Bible Stories, meditations, activities, crafts, games, outreach projects and more to do together. Three weeks at a time are posted.

Week of June 20 Devotion & Formation

The Season After Pentecost sometimes called Ordinary Time continues.  The season is green.  What things are green around you?  Green leaves mean life as leaves are how plants make food.

We continue our Bible Adventure with the Parable of the Lost Sheep.  Parables are stories, Jesus used to teach.  Parables were true a long time ago and they are true now.  They are gifts given to us.  Sometimes we see ourselves in different places in a parable, sometimes a parable means something different to us.  That is why parables are wonderful, each time we read it or hear it, it helps us where we are in life.

Bible Story: The Parable of the Good Shepherd (John 10) and Lost Sheep (Luke 15)

“Let me set this before you as plainly as I can. If a person climbs over or through the fence of a sheep pen instead of going through the gate, you know he’s up to no good—a sheep rustler! The shepherd walks right up to the gate. The gatekeeper opens the gate to him and the sheep recognize his voice. He calls his own sheep by name and leads them out. When he gets them all out, he leads them and they follow because they are familiar with his voice. They won’t follow a stranger’s voice but will scatter because they aren’t used to the sound of it.”

Jesus told this simple story, but they had no idea what he was talking about. So he tried again. “I’ll be explicit, then. I am the Gate for the sheep. All those others are up to no good—sheep stealers, every one of them. But the sheep didn’t listen to them. I am the Gate. Anyone who goes through me will be cared for—will freely go in and out, and find pasture. A thief is only there to steal and kill and destroy. I came so they can have real and eternal life, more and better life than they ever dreamed of.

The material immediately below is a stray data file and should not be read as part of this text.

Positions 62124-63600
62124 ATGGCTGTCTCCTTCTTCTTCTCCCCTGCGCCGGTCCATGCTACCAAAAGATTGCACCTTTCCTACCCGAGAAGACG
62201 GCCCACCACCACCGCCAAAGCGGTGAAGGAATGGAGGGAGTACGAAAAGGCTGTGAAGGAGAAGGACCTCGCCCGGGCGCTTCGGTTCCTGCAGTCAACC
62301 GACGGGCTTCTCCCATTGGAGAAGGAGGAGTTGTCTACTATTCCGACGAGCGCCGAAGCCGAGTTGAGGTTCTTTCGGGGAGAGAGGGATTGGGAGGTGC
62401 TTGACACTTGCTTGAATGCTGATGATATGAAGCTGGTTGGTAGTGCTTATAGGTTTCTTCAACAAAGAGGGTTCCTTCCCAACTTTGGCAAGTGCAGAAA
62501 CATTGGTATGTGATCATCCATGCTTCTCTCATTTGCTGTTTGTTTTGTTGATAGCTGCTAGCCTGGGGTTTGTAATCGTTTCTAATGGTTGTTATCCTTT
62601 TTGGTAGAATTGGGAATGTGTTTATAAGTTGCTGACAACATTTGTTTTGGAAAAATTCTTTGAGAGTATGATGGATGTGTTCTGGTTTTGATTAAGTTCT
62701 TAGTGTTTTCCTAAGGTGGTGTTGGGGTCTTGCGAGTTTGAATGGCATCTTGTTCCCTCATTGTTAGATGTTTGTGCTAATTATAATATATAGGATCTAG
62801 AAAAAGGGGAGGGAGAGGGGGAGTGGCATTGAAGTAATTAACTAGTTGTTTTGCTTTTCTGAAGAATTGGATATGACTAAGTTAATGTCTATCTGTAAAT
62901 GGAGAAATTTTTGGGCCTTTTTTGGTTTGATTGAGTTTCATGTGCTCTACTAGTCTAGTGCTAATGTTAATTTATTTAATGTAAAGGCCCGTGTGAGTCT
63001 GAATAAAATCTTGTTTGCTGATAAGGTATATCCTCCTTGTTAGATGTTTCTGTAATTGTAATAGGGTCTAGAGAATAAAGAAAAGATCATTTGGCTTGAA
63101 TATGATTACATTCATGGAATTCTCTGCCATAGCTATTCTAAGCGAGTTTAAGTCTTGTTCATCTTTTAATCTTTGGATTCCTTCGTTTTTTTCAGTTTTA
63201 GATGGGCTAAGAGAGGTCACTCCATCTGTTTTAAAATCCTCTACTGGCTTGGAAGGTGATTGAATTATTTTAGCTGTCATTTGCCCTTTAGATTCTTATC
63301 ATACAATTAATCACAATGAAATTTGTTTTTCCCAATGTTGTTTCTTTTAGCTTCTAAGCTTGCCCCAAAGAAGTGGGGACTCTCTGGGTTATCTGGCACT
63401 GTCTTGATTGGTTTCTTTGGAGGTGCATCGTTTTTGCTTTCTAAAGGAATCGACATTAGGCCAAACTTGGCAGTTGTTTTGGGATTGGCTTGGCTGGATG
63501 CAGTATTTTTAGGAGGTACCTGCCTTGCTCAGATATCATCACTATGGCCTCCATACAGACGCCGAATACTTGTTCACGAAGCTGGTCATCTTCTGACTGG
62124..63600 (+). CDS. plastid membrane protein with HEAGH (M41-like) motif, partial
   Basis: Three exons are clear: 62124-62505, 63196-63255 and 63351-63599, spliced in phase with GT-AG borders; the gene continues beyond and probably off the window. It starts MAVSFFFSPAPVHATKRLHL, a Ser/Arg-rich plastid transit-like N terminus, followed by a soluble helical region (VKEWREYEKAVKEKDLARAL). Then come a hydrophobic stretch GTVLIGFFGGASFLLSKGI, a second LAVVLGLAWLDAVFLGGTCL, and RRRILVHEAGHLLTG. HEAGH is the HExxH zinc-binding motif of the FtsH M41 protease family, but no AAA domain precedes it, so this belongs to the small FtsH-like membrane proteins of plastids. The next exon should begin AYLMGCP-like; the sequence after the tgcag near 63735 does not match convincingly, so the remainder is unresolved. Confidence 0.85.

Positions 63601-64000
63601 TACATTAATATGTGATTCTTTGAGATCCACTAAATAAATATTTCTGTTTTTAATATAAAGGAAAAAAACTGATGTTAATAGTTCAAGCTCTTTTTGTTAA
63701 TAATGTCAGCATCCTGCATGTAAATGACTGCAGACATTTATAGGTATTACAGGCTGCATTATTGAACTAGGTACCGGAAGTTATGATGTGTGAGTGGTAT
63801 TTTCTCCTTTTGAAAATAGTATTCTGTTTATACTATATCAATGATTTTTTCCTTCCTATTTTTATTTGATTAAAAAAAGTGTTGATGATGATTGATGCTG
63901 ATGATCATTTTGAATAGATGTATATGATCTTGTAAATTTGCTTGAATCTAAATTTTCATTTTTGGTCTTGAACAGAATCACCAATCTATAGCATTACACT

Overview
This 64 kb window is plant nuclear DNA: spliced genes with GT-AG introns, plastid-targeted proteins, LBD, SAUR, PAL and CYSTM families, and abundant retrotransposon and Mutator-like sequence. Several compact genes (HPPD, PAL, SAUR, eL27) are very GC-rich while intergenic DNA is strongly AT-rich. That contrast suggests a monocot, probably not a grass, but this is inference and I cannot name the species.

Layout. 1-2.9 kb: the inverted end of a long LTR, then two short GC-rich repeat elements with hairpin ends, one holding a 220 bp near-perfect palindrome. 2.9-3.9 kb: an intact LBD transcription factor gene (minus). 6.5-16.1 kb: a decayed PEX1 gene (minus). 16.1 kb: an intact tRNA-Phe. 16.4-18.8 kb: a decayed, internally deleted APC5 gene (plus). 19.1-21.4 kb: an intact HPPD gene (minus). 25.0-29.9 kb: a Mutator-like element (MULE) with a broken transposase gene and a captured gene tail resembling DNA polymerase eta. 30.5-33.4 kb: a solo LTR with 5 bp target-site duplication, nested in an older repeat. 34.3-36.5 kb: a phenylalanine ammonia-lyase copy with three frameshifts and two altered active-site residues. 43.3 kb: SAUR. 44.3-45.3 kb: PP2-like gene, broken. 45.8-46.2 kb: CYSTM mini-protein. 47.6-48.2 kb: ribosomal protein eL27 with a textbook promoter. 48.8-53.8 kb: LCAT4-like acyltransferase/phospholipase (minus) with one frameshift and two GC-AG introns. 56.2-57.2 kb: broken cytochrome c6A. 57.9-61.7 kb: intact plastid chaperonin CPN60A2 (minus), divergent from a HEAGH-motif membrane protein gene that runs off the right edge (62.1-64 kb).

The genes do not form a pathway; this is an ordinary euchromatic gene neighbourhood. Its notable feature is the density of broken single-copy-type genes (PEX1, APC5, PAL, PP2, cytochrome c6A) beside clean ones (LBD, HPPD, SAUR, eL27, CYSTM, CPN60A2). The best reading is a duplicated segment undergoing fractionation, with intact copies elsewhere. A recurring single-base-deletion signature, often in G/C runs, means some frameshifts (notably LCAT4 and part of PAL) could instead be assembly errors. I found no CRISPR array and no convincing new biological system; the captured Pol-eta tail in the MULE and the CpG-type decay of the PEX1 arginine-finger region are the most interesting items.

“I am the Good Shepherd. The Good Shepherd puts the sheep before himself, sacrifices himself if necessary. A hired man is not a real shepherd. The sheep mean nothing to him. He sees a wolf come and runs for it, leaving the sheep to be ravaged and scattered by the wolf. He’s only in it for the money. The sheep don’t matter to him.

“I am the Good Shepherd. I know my own sheep and my own sheep know me. In the same way, the Father knows me and I know the Father. I put the sheep before myself, sacrificing myself if necessary. You need to know that I have other sheep in addition to those in this pen. I need to gather and bring them, too. They’ll also recognize my voice. Then it will be one flock, one Shepherd. This is why the Father loves me: because I freely lay down my life. And so I am free to take it up again. No one takes it from me. I lay it down of my own free will. I have the right to lay it down; I also have the right to take it up again. I received this authority personally from my Father.”